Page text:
• 12Aug

    What is chronic fatigue syndrome?

    Chronic fatigue syndrome (CFS) is a disorder characterized by persistent and unexplained fatigue which results in impairment of daily activities. They also have vague aches and pains, poor cognitive functions like attention, memory, learning, problem solving and decision making. They develop headache, sore throat, muscle or joint aches, allergy, feverishness and abdominal cramps. Persistence of this condition may result in the development of psychiatric problems associated with difficulty in sleeping. 

    Causes of chronic fatigue syndrome

    Majority of the individuals are females with age of onset in the early fourth decade of life. It is more commonly seen in lower socio-economic and education status persons. CFS may be familial in some cases. The exact cause of this condition is not known. The predisposing factors are childhood trauma like sexual abuse, emotional and physical neglect or abuse, physical inactivity or excessive activity during childhood. These events increase the risk of CFS in adults. The disorder is usually precipitated by an illness, pregnancy, surgery or stress of life.


    A complete history and systematic physical examination is essential to exclude other chronic diseases causing fatigue. Laboratory tests are done to exclude other diseases. The patient should be asked to describe the symptoms of fatigue and any associated symptoms. Their duration as well as the reduction in daily activities is recorded. Chronic fatigue by definition lasts longer than six months. The patient is asked to describe a typical day, from morning till night so as to assess symptom severity and the extent of daily-life impairment. This is then compared with earlier period when the person was asymptomatic. The potential fatigue-precipitating factors are identified. There is no test which is diagnostic of CFS though a scoring system is devised to assess the level of fatigue. A score of more than 18 indicates severe fatigue. The psychiatric disorders like bipolar disorder, schizophrenia and substance abuse should also be excluded. Hence CFS remains a diagnosis of exclusion.

    Majority of the CFS individuals are females in their forties.

    Majority of the CFS individuals are females in their forties.

    Management of CFS

    The treatment of these cases is mainly supportive. The impact of CFS on patient’s daily work and life is assessed by the physician. A denial by the patient may result in exacerbation of symptoms. The final assessment is discussed with the patient.

    • Non-steroidal anti-inflammatory agents are helpful for aches and pains. Relief of these symptoms definitely improves the quality of life.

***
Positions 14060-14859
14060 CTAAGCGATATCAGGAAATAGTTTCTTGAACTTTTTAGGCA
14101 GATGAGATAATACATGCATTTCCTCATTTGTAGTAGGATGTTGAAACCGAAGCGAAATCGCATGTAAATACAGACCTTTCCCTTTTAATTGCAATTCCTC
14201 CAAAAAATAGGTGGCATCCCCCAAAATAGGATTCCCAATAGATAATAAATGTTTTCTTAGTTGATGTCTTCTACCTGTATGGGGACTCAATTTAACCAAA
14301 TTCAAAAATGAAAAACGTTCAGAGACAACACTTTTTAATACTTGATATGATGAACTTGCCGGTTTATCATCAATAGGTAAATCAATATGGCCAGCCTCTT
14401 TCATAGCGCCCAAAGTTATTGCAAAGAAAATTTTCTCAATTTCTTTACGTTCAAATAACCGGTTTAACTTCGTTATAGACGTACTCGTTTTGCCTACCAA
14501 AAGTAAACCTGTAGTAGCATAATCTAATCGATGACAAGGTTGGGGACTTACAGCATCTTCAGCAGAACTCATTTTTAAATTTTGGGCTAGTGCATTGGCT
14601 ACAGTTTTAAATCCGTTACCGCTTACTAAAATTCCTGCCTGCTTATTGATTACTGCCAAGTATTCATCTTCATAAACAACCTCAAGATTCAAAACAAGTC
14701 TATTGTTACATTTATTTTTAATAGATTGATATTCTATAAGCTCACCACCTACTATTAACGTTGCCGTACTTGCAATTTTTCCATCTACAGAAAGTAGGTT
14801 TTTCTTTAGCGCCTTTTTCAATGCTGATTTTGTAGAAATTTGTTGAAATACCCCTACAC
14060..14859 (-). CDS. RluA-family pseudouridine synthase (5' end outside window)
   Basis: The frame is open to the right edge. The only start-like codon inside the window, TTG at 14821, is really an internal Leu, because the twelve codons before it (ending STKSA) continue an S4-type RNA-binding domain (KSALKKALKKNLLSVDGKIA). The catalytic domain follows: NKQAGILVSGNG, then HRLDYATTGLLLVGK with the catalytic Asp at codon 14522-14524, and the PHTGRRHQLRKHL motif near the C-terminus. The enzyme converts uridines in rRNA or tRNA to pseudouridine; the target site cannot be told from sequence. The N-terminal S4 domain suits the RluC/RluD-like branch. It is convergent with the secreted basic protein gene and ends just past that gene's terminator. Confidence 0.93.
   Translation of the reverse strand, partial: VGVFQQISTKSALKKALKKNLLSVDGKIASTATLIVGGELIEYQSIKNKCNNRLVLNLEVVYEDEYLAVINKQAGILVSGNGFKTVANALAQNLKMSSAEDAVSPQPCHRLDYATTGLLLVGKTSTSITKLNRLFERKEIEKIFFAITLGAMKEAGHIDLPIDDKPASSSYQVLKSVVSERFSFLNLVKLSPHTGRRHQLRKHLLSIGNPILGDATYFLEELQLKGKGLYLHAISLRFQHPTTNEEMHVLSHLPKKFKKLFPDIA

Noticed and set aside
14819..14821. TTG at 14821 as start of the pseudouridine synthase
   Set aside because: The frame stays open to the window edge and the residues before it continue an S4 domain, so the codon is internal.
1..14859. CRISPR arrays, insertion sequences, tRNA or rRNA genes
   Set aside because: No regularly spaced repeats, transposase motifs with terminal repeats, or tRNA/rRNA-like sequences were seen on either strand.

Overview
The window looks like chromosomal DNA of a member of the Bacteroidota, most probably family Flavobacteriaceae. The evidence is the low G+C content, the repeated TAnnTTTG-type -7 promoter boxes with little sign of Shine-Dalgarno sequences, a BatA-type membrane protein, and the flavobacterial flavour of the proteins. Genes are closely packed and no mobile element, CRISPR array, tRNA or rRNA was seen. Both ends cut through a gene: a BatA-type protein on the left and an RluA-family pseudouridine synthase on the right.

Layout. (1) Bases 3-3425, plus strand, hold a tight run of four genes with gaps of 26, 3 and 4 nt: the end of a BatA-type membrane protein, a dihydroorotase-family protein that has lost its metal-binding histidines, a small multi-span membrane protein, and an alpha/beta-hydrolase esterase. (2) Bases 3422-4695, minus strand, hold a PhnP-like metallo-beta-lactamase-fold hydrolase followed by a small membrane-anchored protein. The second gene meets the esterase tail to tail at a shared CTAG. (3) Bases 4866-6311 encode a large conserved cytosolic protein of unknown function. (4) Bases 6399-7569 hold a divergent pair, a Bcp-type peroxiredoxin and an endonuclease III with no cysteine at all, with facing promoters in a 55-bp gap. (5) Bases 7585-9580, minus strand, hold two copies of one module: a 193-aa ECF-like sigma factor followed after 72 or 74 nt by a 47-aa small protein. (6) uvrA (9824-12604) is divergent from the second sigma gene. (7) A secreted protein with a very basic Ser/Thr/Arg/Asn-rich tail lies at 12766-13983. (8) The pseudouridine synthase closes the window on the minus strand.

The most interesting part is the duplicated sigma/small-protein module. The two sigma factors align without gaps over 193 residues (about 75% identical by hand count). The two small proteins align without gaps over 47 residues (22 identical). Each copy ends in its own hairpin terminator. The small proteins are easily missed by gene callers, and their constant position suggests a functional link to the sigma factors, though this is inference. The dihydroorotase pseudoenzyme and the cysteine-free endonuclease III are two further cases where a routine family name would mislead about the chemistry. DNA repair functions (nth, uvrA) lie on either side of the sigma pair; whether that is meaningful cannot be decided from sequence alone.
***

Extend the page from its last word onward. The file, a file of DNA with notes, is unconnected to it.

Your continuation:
• Behavior therapy is helpful in the initial management. It includes educating the patient about the syndrome, setting of goals, restoration of time to sleep and wake up. Any anxiety or depression is treated. The patient should be encouraged to maintain regular sleep habits, to remain dynamic and to gradually return to previous exercise and activity levels. Patients must be encouraged to continue their daily activities and to resist their fatigue as much as possible. A minimal workload is better than complete absence from work. Psychiatric treatment of any associated depression is done to improve the outcome. Antidepressants with nonsedating properties like bupropion may be helpful. Nefazodone was found to decrease pain and improve in these patients.
    • Graded exercise therapy has been found to be beneficial. A change in the fatigue related activities is sought. The activities are spread evenly throughout the day. Physical activity is gradually increased with a plan to return to work. The intervention involves of 12–14 sessions over a period of 6 months and usually involves a home exercise program. Walking or cycling is systematically increased, with set target heart rates.

     Complete recovery from untreated CFS is rare though an improvement always occurs. Patients with associated psychiatric disorder have poorer outcomes. Those who continue working and maintain social life have a better prognosis. A chronic fatigue without any other disease definitely requires an assessment by a psychiatrist.

    Anna L.

    It’s all about health!
    I have academic background in drugs related Chemical Technology, as well as extensive professional experience in pharma and medical companies. My main area of interest is everyday life medicine. The goal of my articles is to give people informative answers to the questions that bother them, to dispel doubts and some common misbeliefs and also to inspire everyone to keep healthy lifestyle.

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